Sarah Laxhmi Chellappa, Roland Steiner, Peter Blattner, Peter Oelhafen, Thomas Götz, and Christian Cajochen
Because light exposure can affect circadian rhythm, researches wanted to know if lamp type (fluorescent and incandescent) and light temperature (kelvin) had different effects upon circadian rhythm, motor skills and cognitive skills.
During 2-hour exposure to light in the evening, CF lamp with light at 6500K will attenuate the expression endogenous melatonin levels, in comparison to light at 2500K and at 3000K;
CF lamp with light at 6500K will promote an augmentation of subjective and objective alertness levels when compared to light at 2500K and at 3000K during and after 2-hour exposure to light in the evening. Furthermore, it will have an overall effect of enhancing alertness and performance in cognitive tasks specifically associated with sustained attention.
Three subject groups received light exposure for 2 hours in the evening.
The light does were:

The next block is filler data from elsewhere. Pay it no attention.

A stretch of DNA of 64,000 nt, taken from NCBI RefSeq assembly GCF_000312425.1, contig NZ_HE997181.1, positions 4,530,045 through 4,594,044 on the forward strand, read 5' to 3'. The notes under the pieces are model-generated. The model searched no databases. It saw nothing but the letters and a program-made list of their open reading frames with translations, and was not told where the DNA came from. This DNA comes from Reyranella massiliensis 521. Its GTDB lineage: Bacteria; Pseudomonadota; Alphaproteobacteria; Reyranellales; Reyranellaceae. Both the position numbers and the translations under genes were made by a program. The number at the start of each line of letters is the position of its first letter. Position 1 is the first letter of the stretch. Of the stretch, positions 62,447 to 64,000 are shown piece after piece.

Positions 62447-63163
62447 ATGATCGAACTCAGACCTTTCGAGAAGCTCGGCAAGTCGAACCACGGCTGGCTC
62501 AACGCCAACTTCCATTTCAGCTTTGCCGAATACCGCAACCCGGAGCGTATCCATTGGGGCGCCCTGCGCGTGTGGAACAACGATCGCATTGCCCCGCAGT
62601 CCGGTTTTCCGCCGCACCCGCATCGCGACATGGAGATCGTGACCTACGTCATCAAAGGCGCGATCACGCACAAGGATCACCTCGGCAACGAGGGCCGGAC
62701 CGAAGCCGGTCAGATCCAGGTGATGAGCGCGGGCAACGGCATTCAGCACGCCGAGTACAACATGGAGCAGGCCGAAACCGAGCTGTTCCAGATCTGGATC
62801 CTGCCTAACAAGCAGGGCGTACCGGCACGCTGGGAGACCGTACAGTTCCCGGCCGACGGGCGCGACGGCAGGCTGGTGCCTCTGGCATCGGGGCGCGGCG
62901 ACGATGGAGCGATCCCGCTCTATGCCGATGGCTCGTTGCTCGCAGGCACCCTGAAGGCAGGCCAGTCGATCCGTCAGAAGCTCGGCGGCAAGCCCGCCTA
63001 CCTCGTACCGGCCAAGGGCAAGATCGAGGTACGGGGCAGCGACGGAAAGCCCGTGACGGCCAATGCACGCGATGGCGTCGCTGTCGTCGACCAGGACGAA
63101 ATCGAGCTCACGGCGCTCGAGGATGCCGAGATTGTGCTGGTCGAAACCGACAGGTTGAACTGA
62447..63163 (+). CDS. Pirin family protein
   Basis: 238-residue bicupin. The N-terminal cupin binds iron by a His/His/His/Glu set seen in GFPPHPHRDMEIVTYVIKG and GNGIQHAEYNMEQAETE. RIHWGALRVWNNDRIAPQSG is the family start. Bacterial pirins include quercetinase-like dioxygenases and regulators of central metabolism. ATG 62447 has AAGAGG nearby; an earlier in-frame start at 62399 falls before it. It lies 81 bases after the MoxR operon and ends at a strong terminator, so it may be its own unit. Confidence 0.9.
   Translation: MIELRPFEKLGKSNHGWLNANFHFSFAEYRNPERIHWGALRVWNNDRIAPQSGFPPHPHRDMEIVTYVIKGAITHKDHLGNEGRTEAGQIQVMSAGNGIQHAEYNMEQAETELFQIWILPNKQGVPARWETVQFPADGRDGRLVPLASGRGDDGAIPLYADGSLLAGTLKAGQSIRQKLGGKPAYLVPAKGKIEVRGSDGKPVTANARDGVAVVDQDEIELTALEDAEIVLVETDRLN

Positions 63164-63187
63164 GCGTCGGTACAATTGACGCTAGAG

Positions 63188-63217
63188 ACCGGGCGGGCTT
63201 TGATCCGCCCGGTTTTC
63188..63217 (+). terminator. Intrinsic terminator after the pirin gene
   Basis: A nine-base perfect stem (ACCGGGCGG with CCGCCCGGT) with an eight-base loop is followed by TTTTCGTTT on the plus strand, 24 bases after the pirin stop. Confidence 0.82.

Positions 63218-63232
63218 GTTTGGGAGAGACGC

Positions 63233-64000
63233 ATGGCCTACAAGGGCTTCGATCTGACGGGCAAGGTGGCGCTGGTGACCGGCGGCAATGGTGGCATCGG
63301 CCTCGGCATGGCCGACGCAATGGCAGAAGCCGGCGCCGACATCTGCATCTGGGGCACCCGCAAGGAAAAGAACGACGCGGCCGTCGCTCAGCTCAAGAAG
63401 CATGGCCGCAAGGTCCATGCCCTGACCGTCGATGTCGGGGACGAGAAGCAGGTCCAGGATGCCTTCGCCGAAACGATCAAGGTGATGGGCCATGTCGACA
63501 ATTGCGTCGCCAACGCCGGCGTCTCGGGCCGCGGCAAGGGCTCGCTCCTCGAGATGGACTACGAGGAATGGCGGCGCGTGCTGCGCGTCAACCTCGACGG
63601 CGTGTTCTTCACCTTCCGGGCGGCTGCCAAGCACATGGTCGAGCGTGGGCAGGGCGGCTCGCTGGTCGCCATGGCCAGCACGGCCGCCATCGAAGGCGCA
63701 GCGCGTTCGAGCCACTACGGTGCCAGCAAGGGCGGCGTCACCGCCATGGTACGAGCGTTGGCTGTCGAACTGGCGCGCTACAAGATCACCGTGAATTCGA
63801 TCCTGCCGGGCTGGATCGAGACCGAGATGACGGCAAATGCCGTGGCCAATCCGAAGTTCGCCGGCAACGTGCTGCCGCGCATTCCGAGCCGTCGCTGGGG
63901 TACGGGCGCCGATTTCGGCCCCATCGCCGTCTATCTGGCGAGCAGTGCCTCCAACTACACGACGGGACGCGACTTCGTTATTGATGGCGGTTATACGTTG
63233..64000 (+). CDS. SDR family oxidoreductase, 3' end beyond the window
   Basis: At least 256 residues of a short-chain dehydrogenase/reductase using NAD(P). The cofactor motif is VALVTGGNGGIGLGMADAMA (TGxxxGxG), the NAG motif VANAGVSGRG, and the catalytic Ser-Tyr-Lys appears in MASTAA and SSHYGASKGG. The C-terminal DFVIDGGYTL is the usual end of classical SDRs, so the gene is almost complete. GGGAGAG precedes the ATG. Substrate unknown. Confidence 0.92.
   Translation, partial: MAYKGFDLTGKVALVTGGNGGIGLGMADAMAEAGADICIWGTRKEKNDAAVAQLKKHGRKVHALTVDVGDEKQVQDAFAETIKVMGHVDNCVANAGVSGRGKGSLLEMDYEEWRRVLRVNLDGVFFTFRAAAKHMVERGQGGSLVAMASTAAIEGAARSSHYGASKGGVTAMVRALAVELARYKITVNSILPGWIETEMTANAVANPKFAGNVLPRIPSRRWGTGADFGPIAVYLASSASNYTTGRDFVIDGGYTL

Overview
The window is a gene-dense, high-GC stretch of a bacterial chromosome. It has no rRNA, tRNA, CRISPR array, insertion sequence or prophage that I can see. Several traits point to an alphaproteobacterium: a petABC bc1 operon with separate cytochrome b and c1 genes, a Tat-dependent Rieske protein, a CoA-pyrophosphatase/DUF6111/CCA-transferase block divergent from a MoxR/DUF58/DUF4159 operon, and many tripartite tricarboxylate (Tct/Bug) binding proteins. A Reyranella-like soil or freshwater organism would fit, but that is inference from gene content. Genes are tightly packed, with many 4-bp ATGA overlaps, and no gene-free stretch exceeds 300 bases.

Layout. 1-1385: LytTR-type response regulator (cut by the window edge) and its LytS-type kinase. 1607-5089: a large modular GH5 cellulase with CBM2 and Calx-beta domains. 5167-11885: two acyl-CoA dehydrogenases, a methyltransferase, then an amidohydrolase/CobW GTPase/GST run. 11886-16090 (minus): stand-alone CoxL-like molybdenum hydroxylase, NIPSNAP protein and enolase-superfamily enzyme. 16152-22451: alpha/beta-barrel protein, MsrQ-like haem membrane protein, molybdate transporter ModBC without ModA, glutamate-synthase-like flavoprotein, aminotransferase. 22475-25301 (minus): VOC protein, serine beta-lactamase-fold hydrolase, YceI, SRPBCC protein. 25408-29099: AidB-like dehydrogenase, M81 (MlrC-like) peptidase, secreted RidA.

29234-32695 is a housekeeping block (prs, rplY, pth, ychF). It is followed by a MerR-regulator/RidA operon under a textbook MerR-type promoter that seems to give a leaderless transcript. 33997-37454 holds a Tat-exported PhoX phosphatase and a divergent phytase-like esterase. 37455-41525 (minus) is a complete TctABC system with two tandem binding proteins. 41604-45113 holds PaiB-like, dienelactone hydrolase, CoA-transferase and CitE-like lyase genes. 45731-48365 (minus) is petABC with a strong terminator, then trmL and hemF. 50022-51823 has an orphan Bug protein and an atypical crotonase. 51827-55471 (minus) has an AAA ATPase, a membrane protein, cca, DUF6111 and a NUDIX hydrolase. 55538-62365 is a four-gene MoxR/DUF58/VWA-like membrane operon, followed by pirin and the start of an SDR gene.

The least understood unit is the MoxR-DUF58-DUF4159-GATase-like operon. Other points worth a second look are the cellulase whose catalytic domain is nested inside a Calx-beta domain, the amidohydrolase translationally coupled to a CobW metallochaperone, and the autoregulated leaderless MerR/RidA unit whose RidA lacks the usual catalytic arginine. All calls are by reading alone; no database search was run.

- 40 lux at 6500K compact fluorescent
- 40 lux at 2500K compact fluorescent
- 40 lux at 3000k incandescent
After exposure, researchers tested the subjects’ cognitive and motor skills.
Researchers found that the 6500 K blue light suppressed melatonin. Subjects reported feeling more alert. While they felt well and were visually comfortable, they had significant decreases in their reaction times. This is a counter-intuitive result. The light exposure did not affect their cognitive performance.
EMF CHANNEL COMMENTARY
6500K closely matches sunlight color temperature. Our brains react to sunlight with suppressed melatonin so that we are alert during the day.
In this study, 40 lux at 6500K did suppress melatonin, but 40 lux at 2500K did not. Both light sources were compact fluorescent.
The 300K incandescent exposure did not significantly suppress melatonin.
Avoid 6500K light exposure at night to prevent its negative effect on sleep cycles.